Data are maintained separately by each of Ontario's 36 public health units and aggregated periodically by the Ontario Ministry of Health and Long-Term Care (2006). IRIS has acknowledged limitations, including a lack of formal protocols for recording non-compulsory vaccines, incompatibility between health units, an inability to assess coverage rates in real time and a reliance on demographic information collected by boards of education and participating private schools for denominator values used in immunization coverage reports (Association of Public Health Epidemiologists in Ontario 2009). Prior to 2004, data were available only on total exemptions. More detailed aggregate information was recently provided to the researcher for the 2004/2005 and 2005/2006 school years (including registered day nurseries). This encompassed medical and non-medical exemptions across 16 birth-year cohorts for three sets of vaccines: diphtheria–pertussis–tetanus, polio and measles–mumps–rubella (MMR).

We compared (a) medical and non-medical exemptions and (b) birth cohorts. For the birth cohort comparison, we grouped children (1) born in 1997 and earlier and (2) born in 1998 and after. Nineteen ninety-eight was chosen as the dividing year for two reasons. First, "up-to-date" standards for immunization coverage are typically assessed at age 7 (Haimes et al. 2005; PHAC 2006). This grouping was intended to accommodate children with lapsed immunizations but "caught up" by age 7. Second, a widely publicized paper in The Lancet in 1998 (Wakefield et al. 1998) alleged a link between MMR vaccination and autism. The paper was compellingly refuted (National Advisory Committee on Immunization 2006: 233), and after a partial retraction by some of the study authors (Murch et al. 2004), it has since been fully retracted by the journal (Editors of The Lancet 2010). It has been argued that the events surrounding the paper "triggered a collapse in [public] confidence" in MMR vaccine (Horton 2004: 747). High non-medical exemptions for younger children, particularly for MMR, might provide an indication of public vaccination perceptions related to that era.

The Limited Scope of School-Entry Regulation in Canada

Compulsory immunization laws of any kind are rare in Canada, limited mainly to federal authority for health protection (e.g., armed forces). It is up to each province/territory to determine which immunizations will be included in routine schedules, to decide which immunizations will be publicly paid for and to organize how immunizations will be delivered. Provincial/territorial (P/T) programs are informed by national-level expert advice but are not enforced through any legislative mechanism, even in the presence of the new National Immunization Strategy (NIS 2003). Evidence of immunization against specific vaccine-preventable diseases is compulsory at school entry in only two provinces: Ontario (1990) and New Brunswick (1997). In other provinces, immunization enforcement is a matter of local or school authority.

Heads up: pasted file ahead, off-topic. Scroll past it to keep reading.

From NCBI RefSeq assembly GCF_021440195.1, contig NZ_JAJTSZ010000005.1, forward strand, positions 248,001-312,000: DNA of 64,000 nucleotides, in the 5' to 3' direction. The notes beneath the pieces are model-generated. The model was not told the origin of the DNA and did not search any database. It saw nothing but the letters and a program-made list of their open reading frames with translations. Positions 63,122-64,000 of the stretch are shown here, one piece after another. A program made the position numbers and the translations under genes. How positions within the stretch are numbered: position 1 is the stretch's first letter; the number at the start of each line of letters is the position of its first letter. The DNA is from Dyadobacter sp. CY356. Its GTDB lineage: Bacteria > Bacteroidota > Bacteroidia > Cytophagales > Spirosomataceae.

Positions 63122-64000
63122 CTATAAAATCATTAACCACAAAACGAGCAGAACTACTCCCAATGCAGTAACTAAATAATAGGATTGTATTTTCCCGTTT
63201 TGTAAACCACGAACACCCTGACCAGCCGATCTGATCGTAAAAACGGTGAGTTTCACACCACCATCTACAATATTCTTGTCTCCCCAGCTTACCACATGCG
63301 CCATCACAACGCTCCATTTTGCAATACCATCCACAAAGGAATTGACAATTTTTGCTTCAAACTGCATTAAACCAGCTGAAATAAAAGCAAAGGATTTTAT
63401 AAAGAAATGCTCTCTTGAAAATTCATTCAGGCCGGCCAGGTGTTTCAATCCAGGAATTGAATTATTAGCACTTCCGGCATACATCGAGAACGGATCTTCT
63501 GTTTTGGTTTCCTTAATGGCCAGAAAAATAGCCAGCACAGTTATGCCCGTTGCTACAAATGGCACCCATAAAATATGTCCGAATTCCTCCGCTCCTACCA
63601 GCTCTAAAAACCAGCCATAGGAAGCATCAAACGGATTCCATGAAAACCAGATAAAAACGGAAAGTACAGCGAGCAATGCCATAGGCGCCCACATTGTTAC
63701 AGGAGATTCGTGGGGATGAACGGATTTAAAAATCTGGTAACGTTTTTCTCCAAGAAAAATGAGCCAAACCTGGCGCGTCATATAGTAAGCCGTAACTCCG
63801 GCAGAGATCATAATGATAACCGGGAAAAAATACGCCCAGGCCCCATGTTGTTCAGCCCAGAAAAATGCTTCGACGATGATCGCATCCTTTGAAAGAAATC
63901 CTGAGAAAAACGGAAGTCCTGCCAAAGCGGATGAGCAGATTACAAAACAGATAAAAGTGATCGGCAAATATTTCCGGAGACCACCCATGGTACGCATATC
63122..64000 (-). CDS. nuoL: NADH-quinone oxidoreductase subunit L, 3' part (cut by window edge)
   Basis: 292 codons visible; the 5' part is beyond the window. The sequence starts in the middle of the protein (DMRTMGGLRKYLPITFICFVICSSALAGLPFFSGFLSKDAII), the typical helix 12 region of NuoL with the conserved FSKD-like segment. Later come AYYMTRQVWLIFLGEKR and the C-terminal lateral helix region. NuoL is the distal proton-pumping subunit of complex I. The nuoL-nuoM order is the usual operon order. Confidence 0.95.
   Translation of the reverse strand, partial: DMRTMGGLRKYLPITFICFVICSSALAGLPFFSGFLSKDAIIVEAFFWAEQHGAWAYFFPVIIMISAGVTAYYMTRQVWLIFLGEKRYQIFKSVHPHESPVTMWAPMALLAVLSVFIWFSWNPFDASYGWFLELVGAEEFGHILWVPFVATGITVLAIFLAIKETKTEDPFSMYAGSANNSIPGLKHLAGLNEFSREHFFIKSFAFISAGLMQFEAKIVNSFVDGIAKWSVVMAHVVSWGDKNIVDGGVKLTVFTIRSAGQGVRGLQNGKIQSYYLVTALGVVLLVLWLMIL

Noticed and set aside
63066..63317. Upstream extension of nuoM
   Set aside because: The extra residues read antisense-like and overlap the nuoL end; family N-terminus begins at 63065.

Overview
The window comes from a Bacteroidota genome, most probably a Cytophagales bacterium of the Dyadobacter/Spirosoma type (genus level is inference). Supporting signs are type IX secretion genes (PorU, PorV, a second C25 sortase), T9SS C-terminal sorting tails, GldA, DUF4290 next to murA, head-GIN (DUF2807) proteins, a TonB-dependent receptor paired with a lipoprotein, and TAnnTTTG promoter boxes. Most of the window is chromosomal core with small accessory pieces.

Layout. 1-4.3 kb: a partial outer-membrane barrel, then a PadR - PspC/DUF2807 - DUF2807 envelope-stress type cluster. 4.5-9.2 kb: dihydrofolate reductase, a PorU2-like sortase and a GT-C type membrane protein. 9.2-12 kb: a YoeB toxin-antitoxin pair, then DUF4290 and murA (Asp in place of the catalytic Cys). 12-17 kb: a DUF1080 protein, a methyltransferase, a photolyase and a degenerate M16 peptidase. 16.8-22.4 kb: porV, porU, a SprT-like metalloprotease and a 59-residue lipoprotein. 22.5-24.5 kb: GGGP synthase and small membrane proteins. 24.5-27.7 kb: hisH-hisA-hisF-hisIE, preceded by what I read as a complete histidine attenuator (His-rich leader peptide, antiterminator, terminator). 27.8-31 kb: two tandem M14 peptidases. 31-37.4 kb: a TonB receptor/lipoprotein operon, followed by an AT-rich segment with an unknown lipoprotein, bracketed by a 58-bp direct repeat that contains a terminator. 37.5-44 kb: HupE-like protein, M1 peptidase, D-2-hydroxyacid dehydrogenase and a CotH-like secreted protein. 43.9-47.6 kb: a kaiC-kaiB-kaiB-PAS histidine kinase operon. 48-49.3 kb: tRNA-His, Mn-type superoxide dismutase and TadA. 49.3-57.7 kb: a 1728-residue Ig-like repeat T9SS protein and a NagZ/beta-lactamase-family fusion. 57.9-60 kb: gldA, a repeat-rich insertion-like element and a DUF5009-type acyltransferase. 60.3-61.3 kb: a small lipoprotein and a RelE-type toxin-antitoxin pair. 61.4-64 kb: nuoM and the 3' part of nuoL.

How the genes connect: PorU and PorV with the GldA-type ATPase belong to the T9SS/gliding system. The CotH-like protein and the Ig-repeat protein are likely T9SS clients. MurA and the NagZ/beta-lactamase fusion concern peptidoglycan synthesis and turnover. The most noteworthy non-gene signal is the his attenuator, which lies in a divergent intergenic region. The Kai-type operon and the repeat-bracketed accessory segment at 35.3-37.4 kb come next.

Limited and out-of-date regulation

Canadian school-entry vaccination laws are both limited and outdated. Only six vaccines are compulsory in Ontario and New Brunswick: diphtheria, tetanus, polio, measles, mumps and rubella. In contrast, the Ontario publicly funded routine immunization schedule includes five additional immunizations prior to school age (not including annual influenza): pertussis, Haemophilus influenzae type b (Hib), varicella, meningococcal group C conjugate and pneumococcal conjugate; New Brunswick also includes hepatitis B vaccine in infancy (PHAC 2009). New Brunswick also includes hepatitis B vaccine in infancy (PHAC 2008).

The rapid expansion of P/T immunization programs in the last five years, related to federal funding for the NIS, has contributed, in part, to this disparity. Even so, school-entry regulations are disproportionately out of date. Routine Hib immunization, for example, has been part of all P/T schedules since 1992 and has been administered routinely in all jurisdictions using a combination vaccine (pertussis, polio, tetanus, diphtheria and Hib) since 1998 (Health Canada 1999; PHAC 2006). Hib is not compulsory in either Ontario or New Brunswick, although both provinces have recently amended their regulations (in 2007 and 2006, respectively).


Exemptions to school-entry vaccination are easily obtained and allowable on medical and non-medical grounds. In Ontario, non-medical exemptions were formerly available only on religious grounds (original 1982 legislation); prompted by anti-vaccination lobby efforts, an amendment was added in 1984 allowing objections of conscience (Arnup 1992), and this is reflected in the current law (1990). Medical exemptions require a physician's statement attesting to prior immunity or contraindication; non-medical exemptions may be obtained simply with a parental affidavit, signed before a commissioner. This is concerning, given that higher non-medical exemption rates have been documented in jurisdictions where administrative procedures are comparatively easy (Rota et al. 2001; Salmon et al. 2005).